I kept riding that bike until I was writing articles and bike reviews for the trade industry magazine and I finagled a discount on the latest and greatest women-specific road bike of my choice. I road to keep my sanity until I left Hickville. I sometimes still ride to keep my sanity when my children have my insides all tied in knots. But now I mostly ride for exercise, speed, the thrill and the bragging rights. In fact, it’s gotten to the point that if I don’t ride I feel guilty. –I still haven’t figured that one out. It’s come full circle, from Tiger Lily and the thrill of speed to my Specialized bikes and the thrill of speed. But there is something else the bike has taught me. When teaching someone to ride a bike one of the first jewels of information you crown upon their helmeted heads is the concept of looking where you want to go. It sounds simple, but when you’re riding on a thin trail and there is a drop-off to the side, be it 3 feet or 100 feet, don’t at the drop-off. The simple fact is that your bike tire tends to follow your line of sight. If there is a big rock in the trail, for heaven’s sake don’t look at the rock, look at the path you want to take around the rock. Look where you want your front tire to go. Look ahead, think forward, the bike moves fast and your bike will follow the path you focus on, just like life does. If you don’t want to hit the tree, don’t look at the tree. If you don’t want to go off the cliff, don’t look off the cliff. I think this is a universal law that rears its head in every self-help book, video, and workshop on the planet. But with a bike you see immediate, and I mean immediate results.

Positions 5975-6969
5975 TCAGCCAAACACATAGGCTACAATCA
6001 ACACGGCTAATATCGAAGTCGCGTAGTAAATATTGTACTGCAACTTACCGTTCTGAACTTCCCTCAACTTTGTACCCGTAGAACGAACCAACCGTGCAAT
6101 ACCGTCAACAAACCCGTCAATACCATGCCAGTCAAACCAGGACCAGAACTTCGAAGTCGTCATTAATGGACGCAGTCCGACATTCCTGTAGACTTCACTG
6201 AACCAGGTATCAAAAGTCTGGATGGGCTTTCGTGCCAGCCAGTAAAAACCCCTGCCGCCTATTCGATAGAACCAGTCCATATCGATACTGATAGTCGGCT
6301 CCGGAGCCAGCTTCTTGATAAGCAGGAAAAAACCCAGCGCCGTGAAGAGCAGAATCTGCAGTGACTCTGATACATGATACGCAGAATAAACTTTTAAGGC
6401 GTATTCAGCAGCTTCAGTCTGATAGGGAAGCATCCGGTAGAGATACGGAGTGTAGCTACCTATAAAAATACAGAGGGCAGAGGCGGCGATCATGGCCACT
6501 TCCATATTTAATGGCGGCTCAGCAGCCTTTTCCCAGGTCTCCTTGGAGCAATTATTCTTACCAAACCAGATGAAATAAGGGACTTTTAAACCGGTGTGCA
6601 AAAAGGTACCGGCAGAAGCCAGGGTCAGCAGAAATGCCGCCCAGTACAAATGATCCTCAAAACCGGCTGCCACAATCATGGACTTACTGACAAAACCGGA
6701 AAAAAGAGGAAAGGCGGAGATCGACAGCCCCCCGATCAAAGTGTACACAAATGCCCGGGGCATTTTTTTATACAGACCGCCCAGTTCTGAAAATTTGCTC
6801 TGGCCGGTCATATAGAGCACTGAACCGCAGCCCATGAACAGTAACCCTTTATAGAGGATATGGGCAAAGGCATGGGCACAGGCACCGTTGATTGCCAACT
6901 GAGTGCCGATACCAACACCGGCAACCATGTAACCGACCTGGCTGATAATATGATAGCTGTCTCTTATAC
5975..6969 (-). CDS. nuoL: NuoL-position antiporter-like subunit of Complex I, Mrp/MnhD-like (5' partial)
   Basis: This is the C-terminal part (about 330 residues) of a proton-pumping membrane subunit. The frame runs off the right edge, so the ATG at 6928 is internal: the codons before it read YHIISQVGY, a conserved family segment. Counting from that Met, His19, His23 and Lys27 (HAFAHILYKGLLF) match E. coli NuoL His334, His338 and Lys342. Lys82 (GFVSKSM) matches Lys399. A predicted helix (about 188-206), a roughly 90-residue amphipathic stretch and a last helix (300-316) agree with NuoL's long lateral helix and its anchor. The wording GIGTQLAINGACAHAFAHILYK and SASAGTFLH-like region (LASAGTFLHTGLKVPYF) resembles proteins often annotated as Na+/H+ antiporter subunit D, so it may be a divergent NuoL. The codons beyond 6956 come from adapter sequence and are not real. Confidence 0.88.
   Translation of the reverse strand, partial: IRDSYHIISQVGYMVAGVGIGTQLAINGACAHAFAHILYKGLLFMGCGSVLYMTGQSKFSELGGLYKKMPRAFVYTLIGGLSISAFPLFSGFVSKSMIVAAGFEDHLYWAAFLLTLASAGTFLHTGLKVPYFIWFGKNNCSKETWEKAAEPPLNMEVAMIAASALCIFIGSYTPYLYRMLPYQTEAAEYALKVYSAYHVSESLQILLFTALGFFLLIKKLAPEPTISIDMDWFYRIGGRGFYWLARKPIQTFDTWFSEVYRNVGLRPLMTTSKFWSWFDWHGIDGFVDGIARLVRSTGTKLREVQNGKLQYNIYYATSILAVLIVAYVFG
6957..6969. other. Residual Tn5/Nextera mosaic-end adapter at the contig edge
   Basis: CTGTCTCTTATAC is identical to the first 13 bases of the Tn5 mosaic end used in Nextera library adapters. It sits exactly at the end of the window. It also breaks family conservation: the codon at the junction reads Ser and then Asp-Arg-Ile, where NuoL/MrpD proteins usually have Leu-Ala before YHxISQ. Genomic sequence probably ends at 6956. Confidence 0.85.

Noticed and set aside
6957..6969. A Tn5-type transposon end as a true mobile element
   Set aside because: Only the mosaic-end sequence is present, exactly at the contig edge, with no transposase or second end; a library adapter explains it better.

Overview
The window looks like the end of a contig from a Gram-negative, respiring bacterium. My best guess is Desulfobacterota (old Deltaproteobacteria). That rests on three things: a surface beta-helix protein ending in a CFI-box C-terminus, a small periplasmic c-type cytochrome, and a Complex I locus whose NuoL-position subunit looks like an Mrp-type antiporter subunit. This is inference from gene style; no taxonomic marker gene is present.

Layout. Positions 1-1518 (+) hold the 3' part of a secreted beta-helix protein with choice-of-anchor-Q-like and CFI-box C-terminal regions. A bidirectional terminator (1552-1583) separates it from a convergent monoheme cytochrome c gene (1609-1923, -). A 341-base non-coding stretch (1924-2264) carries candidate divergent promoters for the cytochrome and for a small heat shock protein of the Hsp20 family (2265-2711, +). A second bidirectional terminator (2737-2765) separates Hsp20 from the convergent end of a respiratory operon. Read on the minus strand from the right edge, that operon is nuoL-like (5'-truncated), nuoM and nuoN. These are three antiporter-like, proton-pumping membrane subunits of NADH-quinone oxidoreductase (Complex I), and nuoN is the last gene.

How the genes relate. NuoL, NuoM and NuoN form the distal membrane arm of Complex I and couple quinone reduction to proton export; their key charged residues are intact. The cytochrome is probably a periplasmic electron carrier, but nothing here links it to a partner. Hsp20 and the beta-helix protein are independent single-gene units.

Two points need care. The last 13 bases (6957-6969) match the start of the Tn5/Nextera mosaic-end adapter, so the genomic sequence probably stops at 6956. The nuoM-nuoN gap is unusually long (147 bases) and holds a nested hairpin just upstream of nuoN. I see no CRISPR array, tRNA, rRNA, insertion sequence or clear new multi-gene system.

When I looked for Tuscany I found it—on a bike. Without a dividing car window I saw the rich eggplant purples, the sunflower yellows, the burnt sienna and baby blue skies first hand, felt the warm Italian air across my face as I peddled through the summer afternoons, touched the cold, hard cobblestones that have snuggled the ground for at least twenty of my lifetimes. My bikes help me push limits, engage with space, time and living. Finding speed, learning to get up when I get bucked off. This is also a way of engaging with life. When I looked for a way to save my sanity I found that old red bike, my ticket to a hundred other days; a hundred other rides; a lifetime of pushing myself over broad expanses of road; and of exhausted legs and lungs that made me feel like I’d done something worthwhile. I’ve learned not to look off the cliff I don’t want to ride off – instead I look at the trail ahead, the one that takes me up the mountain, to the overlook, the one where you can see the sunrise over the world or the view over the valley, or simply the view you actually want to see. The bike is the partner, the means, the vehicle, the tool. It IS about the bike for me, and it isn’t.
This week I challenge you to look forward – look where you want to go. Stop thinking about the past. Don’t look at the root or rock in the path – look around it. Push yourself a little and enjoy the ride. Have fun out there creating adventures and stories – they are the same thing really. We’ll see you next week on the Love Your Story podcast. Please head to www.loveyourstorypodcast.com and leave us some feedback. We’d love to hear from you. Share your stories – Maybe we’ll use them in a podcast.